Most people know that police can search a home or business if they have a search warrant. The process of obtaining such a warrant may not be as familiar. It all boils down to probable cause and whether the police have probable cause to get a search warrant. If a judge believes there is probable cause to search for items relating to criminal activity, then he or she will sign and issue the search warrant.
If, however, a police officer or other government actor illegally searches for evidence of a crime, then the "exclusionary rule" kicks in. This rule keeps the prosecution from presenting at trial any evidence that was discovered in the illegal search. Many exclusionary rule opponents believe that this is just a way to let criminals off on a technicality.
There's another issue with illegal searches. Evidence may be gathered during the illegal search that will lead police to find more evidence. That new evidence cannot be used at trial, either. This rule is known as the "fruit of the poisonous tree." It keeps police from using an illegal search to find additional evidence to use against a defendant.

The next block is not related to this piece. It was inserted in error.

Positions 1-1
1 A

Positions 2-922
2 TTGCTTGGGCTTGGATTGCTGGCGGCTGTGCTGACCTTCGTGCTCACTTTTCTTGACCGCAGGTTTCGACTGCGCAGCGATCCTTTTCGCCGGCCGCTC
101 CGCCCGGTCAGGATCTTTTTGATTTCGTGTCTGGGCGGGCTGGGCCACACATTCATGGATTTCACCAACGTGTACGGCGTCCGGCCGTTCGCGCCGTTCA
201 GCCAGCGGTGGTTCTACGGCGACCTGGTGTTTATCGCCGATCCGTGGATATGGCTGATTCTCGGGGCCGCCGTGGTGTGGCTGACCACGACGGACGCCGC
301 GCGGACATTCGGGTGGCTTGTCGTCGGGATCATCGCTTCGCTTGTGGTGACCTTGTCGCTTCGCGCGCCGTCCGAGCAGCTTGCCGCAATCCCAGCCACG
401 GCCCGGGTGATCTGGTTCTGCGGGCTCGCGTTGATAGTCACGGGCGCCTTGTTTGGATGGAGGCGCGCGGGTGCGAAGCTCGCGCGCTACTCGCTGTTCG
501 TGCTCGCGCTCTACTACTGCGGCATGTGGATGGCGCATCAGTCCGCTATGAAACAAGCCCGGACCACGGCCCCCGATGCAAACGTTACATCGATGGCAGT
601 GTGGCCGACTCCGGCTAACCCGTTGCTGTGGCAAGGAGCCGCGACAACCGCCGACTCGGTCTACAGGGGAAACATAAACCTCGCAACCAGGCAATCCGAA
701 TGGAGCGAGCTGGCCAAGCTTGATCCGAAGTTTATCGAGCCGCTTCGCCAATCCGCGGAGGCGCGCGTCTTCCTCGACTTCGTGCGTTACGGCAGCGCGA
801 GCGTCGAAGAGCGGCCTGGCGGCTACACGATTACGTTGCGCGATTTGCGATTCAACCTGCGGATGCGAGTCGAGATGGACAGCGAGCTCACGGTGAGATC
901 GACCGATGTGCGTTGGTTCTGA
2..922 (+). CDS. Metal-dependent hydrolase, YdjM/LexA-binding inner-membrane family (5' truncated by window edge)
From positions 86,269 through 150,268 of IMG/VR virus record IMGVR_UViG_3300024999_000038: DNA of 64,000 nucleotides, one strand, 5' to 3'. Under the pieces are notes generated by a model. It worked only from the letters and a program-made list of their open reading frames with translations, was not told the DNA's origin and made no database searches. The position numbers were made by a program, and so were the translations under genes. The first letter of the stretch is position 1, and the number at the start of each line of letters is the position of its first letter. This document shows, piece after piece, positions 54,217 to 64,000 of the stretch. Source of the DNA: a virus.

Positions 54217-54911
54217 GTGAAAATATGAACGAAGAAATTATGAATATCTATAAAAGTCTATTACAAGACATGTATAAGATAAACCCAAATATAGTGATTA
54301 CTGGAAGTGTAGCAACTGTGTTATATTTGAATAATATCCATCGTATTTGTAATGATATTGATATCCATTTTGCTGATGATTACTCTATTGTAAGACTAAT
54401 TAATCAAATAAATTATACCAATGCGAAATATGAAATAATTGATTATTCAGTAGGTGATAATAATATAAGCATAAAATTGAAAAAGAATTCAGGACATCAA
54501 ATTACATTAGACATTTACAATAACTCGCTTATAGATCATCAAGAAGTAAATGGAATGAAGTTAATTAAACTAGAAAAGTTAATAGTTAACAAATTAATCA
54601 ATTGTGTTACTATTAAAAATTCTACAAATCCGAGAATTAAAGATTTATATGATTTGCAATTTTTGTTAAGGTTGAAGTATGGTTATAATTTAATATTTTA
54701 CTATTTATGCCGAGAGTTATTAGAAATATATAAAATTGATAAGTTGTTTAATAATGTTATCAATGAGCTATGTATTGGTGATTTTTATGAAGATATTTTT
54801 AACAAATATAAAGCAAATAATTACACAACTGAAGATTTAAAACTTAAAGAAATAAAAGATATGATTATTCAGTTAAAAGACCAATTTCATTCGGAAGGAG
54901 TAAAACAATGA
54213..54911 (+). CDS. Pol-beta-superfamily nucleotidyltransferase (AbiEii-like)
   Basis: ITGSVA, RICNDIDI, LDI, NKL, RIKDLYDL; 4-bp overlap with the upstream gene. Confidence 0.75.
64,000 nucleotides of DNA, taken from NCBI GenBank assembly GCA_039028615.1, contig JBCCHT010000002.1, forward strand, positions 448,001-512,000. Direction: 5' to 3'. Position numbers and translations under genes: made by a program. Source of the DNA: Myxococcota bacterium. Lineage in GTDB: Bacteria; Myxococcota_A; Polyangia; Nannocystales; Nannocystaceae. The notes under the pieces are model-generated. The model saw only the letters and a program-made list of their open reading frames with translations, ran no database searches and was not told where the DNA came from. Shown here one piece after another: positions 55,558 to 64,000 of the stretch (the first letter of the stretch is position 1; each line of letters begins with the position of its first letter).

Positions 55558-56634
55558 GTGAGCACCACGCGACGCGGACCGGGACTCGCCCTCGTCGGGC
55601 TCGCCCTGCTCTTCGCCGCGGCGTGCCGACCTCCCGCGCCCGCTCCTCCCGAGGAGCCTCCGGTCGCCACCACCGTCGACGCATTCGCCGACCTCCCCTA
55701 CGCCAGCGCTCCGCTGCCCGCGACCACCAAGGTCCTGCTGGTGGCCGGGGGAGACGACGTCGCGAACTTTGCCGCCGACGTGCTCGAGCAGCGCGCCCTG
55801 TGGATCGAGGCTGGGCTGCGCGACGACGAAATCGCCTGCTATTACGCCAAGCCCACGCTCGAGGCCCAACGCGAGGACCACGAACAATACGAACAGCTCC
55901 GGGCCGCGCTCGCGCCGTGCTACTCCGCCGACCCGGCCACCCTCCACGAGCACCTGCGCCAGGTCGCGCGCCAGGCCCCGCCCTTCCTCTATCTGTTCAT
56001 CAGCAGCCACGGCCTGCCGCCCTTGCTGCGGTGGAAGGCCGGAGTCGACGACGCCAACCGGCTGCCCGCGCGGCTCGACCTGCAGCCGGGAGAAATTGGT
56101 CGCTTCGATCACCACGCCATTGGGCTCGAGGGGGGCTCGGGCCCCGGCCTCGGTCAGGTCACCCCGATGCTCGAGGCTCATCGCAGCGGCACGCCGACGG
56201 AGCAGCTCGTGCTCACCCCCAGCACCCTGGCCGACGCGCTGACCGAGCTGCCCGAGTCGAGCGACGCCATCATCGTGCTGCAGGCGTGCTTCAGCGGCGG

The prosecution may not be able to use evidence collected because of an illegal search to obtain a conviction that they might be able to use in other parts of the trial. For example, the evidence might be used in immigration or civil cases. The prosecution can attack a witness' credibility with the evidence, but only in certain circumstances. Also, a judge could look at the evidence during sentencing.
While police cannot perform an illegal search and use seized items to get a criminal conviction, it can sometimes be difficult to prove the search was illegal. That's why it's important to have an experienced criminal defense attorney by your side.
Source: FindLaw, "Search Warrant Requirements," accessed July 17, 2015